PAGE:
Maybe this belongs on MCBias's Blogging Laws, but Gilbert Arenas's little thievery last week bothered me quite a bit. Arenas's heisting of Ian Edwards's intellectual property was wrong, plain and simple. He should not get a "pass" because he is a "blogger".
People love Gilbert Arenas because he is, in the words of Henry Abbott of ESPN's TrueHoop, "real and genuine". Yes, he is a great player, a joy to watch, and seems more down-to-earth than athletes like Alex Rodriguez or Tiger Woods. In the old days, Arenas might have been the type of player to hang out with the fans at the local pub. But stealing a comedy sketch and passing it off as your own is still stealing. And claiming you helped the person become famous in the process is ridiculous.
What if, for example, Curt Schilling posted an old George Carlin sketch on his blog? Would he be vilified? He is not the biggest fan favorite in the sports blogosphere, and definitely not as "cool" as Arenas. But because Arenas is hip, happening, and the "bee's knees," he gets a slap on the wrist. Will Leitch of Deadspin, for example, pretty much wrote the transgression off, adding "Don't steal, Gilbert" as the last note on his blog post on the matter. Henry Abbott even joked that we should "name Gilbert Arenas U.S. Czar of Intellectual Property".
Now I understand where these other writers are coming from, and blogging is supposed to be a fun exchange of ideas and let whatever happens happen, but what is the difference between Arenas using Ian Edwards comedy routine and one blogger posting the thoughts of another blogger and not giving any accreditation? What if it was Will Leitch of Deadspin, to use a previous example? Leitch's blog is immensely more popular than The Serious Tip, probably getting more hits per day than I've gotten in my nearly one year of blogging. But what if Leitch confessed to stealing my ideas word for word and when pressed on the issue, stated "well, you didn't know him before and now you do, right?" Personally, I wouldn't want someone stealing my ideas in their attempt to make me famous. I don't need that type of help.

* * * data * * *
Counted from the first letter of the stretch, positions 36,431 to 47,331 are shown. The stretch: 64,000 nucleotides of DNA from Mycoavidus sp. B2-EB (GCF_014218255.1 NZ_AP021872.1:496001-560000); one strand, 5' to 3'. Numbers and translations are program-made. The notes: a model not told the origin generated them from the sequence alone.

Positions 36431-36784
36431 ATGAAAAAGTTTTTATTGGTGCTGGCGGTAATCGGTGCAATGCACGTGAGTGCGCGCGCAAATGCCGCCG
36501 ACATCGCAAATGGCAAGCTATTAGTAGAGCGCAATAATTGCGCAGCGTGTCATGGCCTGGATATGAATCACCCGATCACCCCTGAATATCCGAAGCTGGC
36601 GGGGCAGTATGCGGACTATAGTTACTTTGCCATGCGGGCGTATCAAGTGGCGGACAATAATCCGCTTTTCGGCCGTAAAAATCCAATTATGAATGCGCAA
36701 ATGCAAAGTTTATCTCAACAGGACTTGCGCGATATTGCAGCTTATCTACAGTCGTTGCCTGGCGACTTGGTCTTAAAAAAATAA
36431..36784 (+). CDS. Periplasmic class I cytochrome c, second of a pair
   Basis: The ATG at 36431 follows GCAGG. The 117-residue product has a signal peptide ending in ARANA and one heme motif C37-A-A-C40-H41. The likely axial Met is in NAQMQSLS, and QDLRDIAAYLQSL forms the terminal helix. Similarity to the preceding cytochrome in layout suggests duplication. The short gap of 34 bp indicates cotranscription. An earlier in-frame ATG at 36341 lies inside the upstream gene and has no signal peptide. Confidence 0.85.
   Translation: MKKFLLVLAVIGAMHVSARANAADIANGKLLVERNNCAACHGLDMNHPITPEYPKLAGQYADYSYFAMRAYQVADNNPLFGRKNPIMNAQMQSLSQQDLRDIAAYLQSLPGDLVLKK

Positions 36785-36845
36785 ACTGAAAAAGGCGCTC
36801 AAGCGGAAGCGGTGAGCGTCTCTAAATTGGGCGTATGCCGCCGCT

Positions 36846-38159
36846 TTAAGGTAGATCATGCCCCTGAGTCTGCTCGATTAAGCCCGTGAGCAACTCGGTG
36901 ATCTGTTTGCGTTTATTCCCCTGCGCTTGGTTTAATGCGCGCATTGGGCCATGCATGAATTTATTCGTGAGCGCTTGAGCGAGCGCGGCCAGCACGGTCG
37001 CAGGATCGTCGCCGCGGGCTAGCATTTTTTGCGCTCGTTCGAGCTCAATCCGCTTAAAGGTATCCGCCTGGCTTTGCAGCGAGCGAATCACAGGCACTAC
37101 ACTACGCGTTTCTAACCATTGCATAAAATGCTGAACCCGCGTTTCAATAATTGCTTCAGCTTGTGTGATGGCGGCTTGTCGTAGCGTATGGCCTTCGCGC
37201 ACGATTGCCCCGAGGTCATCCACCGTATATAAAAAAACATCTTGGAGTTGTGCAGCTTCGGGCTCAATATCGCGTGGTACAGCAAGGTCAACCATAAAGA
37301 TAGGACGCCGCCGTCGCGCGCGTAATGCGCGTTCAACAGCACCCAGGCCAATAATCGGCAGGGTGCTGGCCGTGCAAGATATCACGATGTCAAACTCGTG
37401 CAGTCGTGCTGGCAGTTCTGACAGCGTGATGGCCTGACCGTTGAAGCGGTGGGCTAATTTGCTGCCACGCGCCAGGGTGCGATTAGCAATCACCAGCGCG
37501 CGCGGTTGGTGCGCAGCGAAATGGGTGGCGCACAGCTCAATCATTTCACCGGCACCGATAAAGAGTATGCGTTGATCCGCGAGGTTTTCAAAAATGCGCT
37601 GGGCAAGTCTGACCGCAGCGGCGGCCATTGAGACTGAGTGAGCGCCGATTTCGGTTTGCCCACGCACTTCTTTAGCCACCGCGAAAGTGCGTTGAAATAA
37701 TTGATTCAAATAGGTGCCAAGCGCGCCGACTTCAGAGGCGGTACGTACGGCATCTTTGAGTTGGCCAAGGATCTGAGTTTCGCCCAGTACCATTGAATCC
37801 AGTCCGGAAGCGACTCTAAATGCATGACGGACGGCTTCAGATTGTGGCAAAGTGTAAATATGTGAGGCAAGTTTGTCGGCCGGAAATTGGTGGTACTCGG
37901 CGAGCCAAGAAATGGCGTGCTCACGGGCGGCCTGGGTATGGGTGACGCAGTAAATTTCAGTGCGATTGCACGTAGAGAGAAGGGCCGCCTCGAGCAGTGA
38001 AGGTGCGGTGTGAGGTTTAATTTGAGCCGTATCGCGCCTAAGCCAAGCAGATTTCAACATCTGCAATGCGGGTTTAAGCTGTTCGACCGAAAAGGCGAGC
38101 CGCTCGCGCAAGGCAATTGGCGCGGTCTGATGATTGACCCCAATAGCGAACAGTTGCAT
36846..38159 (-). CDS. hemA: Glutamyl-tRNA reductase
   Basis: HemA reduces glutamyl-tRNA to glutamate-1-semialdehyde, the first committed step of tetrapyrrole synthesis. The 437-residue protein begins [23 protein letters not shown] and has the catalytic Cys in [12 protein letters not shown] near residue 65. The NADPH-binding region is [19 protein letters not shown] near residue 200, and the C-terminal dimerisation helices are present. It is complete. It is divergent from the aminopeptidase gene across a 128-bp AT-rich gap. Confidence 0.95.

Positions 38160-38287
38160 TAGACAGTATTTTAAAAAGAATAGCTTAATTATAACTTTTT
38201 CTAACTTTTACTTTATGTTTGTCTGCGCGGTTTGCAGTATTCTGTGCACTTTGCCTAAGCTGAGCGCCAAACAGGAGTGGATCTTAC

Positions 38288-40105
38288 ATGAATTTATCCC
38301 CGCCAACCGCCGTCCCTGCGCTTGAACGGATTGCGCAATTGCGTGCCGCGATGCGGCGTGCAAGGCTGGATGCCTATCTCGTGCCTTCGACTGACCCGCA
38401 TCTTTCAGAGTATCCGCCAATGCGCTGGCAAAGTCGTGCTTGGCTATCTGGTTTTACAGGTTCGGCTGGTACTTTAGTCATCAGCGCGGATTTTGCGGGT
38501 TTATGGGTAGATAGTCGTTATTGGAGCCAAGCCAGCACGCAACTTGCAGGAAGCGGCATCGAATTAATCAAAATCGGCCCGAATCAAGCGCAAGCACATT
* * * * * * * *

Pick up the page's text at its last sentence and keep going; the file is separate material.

As for Arenas's attempt to defend himself by saying Puff Daddy and Ashanti "made careers out of stealing other people’s beats", this is such a sad way to pass the buck it's almost funnier than Edwards' joke. Because so many of us download songs these days, we are lost when it comes to the origin of sampled beats. All we know is we have heard it before. The truth of the matter is, for those who still buy CDs, the source of a sample and the legal authority to use it are spelled out in the liner notes. Unfortunately for Ian Edwards, there are no liner notes on the Agent Zero blog.